Well fark me nothing to report on the T&A stakes here. No boobs, no full frontals, no bare bums in view during the course of the entire movie. The Ladies, any of them actually read the site, get a tool though. Not in a good way girls, Haruhiko Kato looks like a tool and acts like a tool in every scene his economics boy appears in. Sorry but needed to be said mate.
Kairo is one of those movies that will either grab you by the short and curlies or leave you wondering when the good parts are going to happen. The whole movie is atmospheric like there's no tomorrow, with some "now you see them now you don't" jolts going down. A couple of scenes had me clinching my butt checks together, computer challenged boy going into that room and the chick high diving off the tower, and yes overall I had the chill running down my spine. Kurosawa adds the horror by what he doesn't show, and if you have the imagination dialed to high then you are in for a rough time with implied happenings.
Kurosawa knocks them off the back of the Ute with his scare tactics is my call.
Takefumi Haketa did the original music and we get strings happening and a few orchestral movements in the dark. Overall Kurosawa doesn't resort to the score though, and Kairo is littered with chilling sound bites, eerie silences, and crash bang loudness in places. The Director uses the score sparingly but to good effect.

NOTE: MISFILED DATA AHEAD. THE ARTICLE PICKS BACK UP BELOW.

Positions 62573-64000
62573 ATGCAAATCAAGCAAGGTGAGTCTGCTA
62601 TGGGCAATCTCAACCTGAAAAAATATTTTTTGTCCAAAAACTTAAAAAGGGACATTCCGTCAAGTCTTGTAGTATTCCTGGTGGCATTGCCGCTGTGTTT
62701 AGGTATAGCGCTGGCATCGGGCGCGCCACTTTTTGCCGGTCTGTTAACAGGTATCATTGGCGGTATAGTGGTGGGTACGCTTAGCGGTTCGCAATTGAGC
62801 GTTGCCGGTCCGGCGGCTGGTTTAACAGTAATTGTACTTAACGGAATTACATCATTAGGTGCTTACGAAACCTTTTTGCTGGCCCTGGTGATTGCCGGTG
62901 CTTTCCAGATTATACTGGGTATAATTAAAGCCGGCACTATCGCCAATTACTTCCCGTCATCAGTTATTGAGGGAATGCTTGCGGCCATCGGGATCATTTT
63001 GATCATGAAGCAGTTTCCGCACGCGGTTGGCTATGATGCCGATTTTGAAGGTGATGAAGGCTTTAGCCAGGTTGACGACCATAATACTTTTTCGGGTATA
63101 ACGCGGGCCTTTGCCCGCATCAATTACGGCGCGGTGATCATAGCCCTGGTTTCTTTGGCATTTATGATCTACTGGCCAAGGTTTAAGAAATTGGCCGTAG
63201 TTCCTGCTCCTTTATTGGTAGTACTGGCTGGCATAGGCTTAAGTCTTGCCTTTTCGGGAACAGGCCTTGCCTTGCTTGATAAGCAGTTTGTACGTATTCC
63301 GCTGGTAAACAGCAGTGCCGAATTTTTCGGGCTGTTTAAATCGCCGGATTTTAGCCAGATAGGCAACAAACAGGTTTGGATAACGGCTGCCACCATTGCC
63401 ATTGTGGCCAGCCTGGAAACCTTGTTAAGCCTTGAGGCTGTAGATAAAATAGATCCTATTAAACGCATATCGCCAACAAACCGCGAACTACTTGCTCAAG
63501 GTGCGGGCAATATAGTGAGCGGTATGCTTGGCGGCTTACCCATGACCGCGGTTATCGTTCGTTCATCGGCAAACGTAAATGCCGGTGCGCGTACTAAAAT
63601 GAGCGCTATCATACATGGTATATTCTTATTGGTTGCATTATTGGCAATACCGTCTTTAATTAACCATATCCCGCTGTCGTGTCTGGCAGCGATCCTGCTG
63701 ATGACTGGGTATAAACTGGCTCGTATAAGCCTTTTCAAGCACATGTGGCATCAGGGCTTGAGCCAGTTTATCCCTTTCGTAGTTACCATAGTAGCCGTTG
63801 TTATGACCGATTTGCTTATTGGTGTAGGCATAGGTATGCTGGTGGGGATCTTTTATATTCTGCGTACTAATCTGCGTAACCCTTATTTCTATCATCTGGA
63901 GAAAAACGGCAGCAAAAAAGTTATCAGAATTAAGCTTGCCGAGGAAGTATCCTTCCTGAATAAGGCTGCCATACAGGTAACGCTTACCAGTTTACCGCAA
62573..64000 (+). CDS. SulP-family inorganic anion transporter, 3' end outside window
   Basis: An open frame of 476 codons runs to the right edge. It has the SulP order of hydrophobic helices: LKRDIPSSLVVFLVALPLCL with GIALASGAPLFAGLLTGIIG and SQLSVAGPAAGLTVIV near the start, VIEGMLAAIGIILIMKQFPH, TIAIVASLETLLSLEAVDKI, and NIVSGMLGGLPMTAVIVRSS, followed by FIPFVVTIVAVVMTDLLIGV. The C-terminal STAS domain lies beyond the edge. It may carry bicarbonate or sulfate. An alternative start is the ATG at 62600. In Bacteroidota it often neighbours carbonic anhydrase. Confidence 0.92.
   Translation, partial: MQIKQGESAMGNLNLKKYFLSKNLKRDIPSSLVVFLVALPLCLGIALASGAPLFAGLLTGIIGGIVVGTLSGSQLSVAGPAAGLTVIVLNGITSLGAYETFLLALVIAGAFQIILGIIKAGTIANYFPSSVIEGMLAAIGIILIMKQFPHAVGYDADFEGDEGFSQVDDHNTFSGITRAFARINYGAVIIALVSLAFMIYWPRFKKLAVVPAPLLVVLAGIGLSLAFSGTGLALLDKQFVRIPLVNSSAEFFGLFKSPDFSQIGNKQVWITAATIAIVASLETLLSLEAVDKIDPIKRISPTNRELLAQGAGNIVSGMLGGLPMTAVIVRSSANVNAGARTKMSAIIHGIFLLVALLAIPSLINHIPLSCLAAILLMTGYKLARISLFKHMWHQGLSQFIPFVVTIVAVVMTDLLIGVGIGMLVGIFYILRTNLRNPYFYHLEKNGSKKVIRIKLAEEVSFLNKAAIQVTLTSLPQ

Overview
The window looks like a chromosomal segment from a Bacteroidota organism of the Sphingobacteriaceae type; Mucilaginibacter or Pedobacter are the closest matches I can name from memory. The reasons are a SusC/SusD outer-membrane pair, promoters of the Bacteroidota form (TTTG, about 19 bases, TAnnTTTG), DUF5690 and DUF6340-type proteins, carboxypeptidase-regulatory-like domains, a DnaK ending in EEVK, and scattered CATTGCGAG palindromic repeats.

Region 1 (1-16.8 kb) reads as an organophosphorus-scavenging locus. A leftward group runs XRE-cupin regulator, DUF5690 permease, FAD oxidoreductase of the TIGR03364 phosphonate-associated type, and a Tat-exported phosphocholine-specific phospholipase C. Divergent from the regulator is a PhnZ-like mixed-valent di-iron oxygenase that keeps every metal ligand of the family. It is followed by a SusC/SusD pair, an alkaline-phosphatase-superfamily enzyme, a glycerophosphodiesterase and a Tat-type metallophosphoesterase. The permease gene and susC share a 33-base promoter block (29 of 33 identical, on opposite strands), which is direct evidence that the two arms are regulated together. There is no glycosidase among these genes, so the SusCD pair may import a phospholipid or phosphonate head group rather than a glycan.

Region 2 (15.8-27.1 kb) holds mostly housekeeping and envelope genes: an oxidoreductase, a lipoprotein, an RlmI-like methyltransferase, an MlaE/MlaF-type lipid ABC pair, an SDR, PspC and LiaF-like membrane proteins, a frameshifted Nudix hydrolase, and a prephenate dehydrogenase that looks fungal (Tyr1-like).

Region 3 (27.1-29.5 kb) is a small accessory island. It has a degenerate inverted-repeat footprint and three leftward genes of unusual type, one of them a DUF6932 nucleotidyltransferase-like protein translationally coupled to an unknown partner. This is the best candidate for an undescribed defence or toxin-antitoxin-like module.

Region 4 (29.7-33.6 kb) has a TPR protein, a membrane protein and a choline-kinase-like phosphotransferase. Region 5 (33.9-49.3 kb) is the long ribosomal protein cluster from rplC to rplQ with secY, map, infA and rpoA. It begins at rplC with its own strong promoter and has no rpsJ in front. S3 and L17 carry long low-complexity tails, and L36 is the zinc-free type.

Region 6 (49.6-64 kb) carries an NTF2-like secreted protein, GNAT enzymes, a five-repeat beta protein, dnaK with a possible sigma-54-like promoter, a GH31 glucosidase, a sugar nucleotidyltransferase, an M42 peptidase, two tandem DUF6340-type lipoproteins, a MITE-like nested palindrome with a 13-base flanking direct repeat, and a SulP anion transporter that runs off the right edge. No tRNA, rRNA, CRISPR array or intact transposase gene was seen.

With Kairo Kurosawa swoops on the loose ball, finds a gap in mid field, palms off the Fullback, and dots down under the posts. For good measure he trots back to the 25 and drops the extras to the sound of an applauding crowd. Hell yeah, great atmospheric movie that does full justice to other recent Rising Sun outings. The Ute was rocking, and the team were cheering, Kurosawa knows how to make a horror movie, and Kairo is simply stunning in conception and delivery.
For the purposes of this review the R4 Eastern Eye version of the movie was viewed. A great package once again by the good guys at EE, with a choice selection of extras for those who want more than just a movie. Crisp digital reproduction, clear subtitles, and overall worth the money.
This movie is recommended to readers who enjoy ghost stories, Asian cinema, or classic slow burners. If you liked Ju-On then you can be safe in the knowledge that Kario matches that movie scene for scene. The team certainly wouldn't be kicking this movie out for eating crackers in bed. If you don't like Kario then you just might need to check your pulse. (Can't believe I just wrote that).